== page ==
Doimnic Mac Giolla Bhríde is a native Irish speaker from Donegal and a talented sean-nós singer and piper. Last Friday, he visited the Irish Studies Department to share his music with the Irish language students of Villanova and to give them some insight into life in Ireland. Doimnic began with a performance on the uileann (elbow) pipes and then sang for the group. Together, Doimnic and the students translated the lyrics of "An Cailín Álainn" (The Beautiful Girl) and the humorously ill-fated song "An Cailín Rua" (The Red-haired Girl) and the students learned to sing them in the traditional style.
The Irish Studies Program hosted the first screening of the documentary: Your Rivers Have Trained You, based on the life and work of the 2014 Heimbold Chair of Irish Studies, Eamonn Wall. The film will be released later this year. There was a discussion on Irish writing in America with Daniel Tobin,Ph.D. following the screening. Dr. Tobin is a professor of writing, literature, and publishing at Emerson College.
This St. Patrick’s Day, the Irish Studies Program hosted a week full of events and activities, encouraging students to "go beyond the shamrock". The week consisted of dance workshops, film screeings, discussions, and a gaelic football match.
The 2014 Heimbold Chair of Irish Studies, Eamonn Wall, was honored in the Presidents longue March 13th. The Villanova Literary festival and the Irish Studies Department were excited to have a large turnout for the reading and reception. Eamonn Wall read selections of his poetry. He is the author of six collections of poetry and two volumes of non fiction.
Thursday, February 4th at Maloney’s of Ardmore
The Villanova Irish Studies hosted our annual mid-winter get-together of readings, music, and dancing at Maloney’s Public House in Ardmore. The Villanova Irish Dance team performed in addition to professors, students, and members of the Irish Cultural Society. The life and work of James Joyce was celebrated in a grand style.
Monday, November 11, 2013 at Falvey Speaker's Corner
The 9th Annual Senghor-Damas-Cesaire Lecture in Africana Studies brought Maria McGarity, Associate Professor of English at Long Island University to Villanova's campus. Professor McGarity spoke on “Framed Forever in the Last Century: James Joyce and the Dublin Museum Culture in Derek Walcott’s Omeros. The lecture embodied the theme of the semester long events, linking Irish Studies and Africana Studies.
Monday, October 21, 2013 at Garey Hall Community Room
Mick Moloney and Lenwood Sloan Mick Moloney, Irish Musician and Folklorist, NYU, and Lenwood Sloan, Pennsylvanian Film Commissioner, presented two lectures that originated at the Irish Arts Center in NYC. The first program was Two Roads Diverged: African and Irish Mornings and Afternoons. The second portion of this program was Two Roads Diverged: Jimmy Crack Corn. This presentation was on October 29, 2013. These unique presentations examined the relationship between Irish American and African American. Moloney and Sloan looked at the cultural fusions, exchanges, and stereotypes that emerged in the Caribbean and Southern communities in the 1650s through to the birth of Broadway and vaudeville.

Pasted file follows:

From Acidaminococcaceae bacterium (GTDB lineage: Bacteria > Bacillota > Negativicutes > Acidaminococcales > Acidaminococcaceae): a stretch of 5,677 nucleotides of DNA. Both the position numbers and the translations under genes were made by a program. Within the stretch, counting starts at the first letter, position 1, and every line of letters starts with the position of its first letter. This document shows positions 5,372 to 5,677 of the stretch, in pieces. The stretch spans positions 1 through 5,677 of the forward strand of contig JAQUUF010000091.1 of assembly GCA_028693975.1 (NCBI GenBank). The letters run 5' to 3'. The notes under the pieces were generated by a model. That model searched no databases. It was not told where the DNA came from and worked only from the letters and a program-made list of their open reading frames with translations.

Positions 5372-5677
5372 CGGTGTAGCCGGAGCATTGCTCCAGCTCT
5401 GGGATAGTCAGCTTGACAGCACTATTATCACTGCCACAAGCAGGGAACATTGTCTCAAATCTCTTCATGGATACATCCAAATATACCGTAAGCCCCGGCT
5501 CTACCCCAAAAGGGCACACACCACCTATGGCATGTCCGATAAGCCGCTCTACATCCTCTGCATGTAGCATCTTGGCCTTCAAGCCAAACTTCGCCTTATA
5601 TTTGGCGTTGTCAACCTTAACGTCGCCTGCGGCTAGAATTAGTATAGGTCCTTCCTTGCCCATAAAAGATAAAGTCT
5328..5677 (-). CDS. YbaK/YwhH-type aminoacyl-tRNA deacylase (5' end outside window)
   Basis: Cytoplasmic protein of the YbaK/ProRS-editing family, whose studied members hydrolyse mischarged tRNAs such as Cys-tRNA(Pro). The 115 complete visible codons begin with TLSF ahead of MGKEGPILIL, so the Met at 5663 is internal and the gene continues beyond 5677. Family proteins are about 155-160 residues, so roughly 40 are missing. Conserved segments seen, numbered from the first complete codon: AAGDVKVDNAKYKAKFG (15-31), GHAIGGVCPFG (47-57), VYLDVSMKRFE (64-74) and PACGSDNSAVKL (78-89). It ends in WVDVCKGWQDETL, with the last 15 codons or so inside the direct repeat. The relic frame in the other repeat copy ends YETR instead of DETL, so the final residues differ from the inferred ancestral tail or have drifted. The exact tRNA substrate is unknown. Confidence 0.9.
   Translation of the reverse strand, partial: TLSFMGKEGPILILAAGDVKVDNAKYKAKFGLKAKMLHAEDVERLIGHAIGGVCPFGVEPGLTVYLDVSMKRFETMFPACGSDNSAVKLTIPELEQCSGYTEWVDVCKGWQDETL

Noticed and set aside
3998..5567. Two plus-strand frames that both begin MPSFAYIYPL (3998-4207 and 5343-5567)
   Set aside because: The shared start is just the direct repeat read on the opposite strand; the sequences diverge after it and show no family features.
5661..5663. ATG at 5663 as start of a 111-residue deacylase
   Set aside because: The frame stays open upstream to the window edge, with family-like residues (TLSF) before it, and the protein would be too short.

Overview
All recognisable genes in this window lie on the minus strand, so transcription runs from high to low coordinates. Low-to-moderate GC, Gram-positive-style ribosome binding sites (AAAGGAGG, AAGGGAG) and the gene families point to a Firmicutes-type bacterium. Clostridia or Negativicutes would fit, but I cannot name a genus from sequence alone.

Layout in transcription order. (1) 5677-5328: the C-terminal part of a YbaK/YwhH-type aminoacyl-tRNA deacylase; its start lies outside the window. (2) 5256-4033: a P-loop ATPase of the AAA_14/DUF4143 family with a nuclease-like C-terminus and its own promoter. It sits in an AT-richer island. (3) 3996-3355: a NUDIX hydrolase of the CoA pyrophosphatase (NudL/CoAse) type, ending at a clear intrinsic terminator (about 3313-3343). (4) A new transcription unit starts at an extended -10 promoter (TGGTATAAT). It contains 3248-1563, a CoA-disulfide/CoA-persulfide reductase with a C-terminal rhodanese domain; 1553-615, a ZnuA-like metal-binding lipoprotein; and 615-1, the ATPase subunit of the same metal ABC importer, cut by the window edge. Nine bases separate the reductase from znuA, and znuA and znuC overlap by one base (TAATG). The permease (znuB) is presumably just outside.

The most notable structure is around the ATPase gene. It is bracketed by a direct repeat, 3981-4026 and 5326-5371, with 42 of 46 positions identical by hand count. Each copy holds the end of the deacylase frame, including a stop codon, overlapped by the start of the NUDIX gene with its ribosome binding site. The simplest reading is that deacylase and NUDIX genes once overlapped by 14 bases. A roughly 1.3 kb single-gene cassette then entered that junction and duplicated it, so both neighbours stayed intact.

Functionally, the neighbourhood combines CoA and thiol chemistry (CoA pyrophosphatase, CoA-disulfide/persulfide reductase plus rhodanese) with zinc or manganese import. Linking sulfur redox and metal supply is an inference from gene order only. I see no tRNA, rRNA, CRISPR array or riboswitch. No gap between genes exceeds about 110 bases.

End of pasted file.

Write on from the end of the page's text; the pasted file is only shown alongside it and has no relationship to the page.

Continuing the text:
Tuesday, October 8, 2013 at Connelly Center Cinema
Colum McCann, author of Transatlantic (2013) and Le the Great World Spin (2010, National Book Award Winner) read from his latest book Transatlantic. The reading featured the section in his book on Frederick Douglass' time in Ireland. The Connelly Center Cinema had a large turnout to welcome Colum McCann back to Villanova' Campus.
Thursday, September 26, 2013 at Falvey Library Room 204
Ciarán Ó Braonáin introduced the film "Dambé: The Mali Project"with Paddy Keenan and Liam O Maonlaí, directed by Dearbhla Glynn. Ciarán Ó Braonáin is the 2013-14 Fulbright Irish Language Instructor. The film embodies the theme of the Fall 2013 Semester joining Irish and Africana studies as Irish Musicians travel on a musical journey through the heart of Africa to Mali.
Tuesday, September 17 at Falvey Speaker's Corner
J. Michael Lennon, Norman Mailer’s official biographer, commenced the first in a series of lectures as a part of the Irish and Africana cultural studies program. J. Micahel Lennon is the father of Joseph Lennon, Director of the Irish Studies Department. J.M. Lennon began his reading by focusing on Mailer in 1960, as he interviewed John F. Kennedy. He then read from a section in 1974 where Muhammad Ali was victorious in the "Rumble in the Jungle". Students and professors gathered to hear passages from the book that will be released next month.
Thursday, April 4 at SAC 300
Professor John Walsh from the National University at Galway (NUIG) delivered a compelling lecture on the current state of the Irish language in and outside the Gaeltacht. Covering the present day Gaeltacht as well as discussing new speakers of the Irish language, Professor Walsh has analyzed attitudes and ideologies on present day Irish language use. Many Irish speakers from the Philadelphia area attended and contributed to an interesting discussion.
Thursday, March 21 in the President's Lounge at Connelly Center
Villanova's 2013 Heibold Cahir Mary O'Malley gave a moving reading of her critically acclaimed poetry on Thursday evening. Reading from her latest work 'Valparaiso', Ms. O'Malley evoked emotions of her homeland during the rise and fall of its "Celtic tiger" economic period. Hearty Irish music by Tom O'Malley and Paraic Keane and food made for a lovely atmosphere to hear one of Ireland's most inspiring voices.
Tuesday, February 5 at Maloney's Pub of Ardmore
The life, times, and works of famous Irish novelist/poet James Joyce were celebrated in grand fashion at Maloney's in Ardmore. Professors and students alike gave stirring renditions of Joyce poems and fiction, and live Irish music played all night long. The Villanova Irish Dancers were kind enough to perform multiple times throughout the evening. The memory of James Joyce was certainly not forgotten on this night.
Monday, January 28 at Falvey Speaker's Corner
The Kensington Riots Project was a collaboration between Arab American youth and artists Jebney Lewis and Maria Moller creating site-based art exploring our country's challenging history of immigration through the lens of the anti-Irish Catholic Kensington Riots of 1844. The event drew a large crowd and afterward sparked intriguing conversation about our country's foreign policy today.
A video sampling of notable Irish figures who have visited Villanova's campus, including three former Heimbold chairs.
The first video is of Peter Fallon, the 2000 Heimbold chair. The late Seamus Heaney is also part of the lecture.
The second video is of Michael Longley, the third video is of our 2001 Heimbold chair, Nuala Ní Dhomhnaill, followed up by the 2013 Heimbold chair, Mary O'Malley.
Please press here to be directed to the videos found on Villanova's YouTube channel.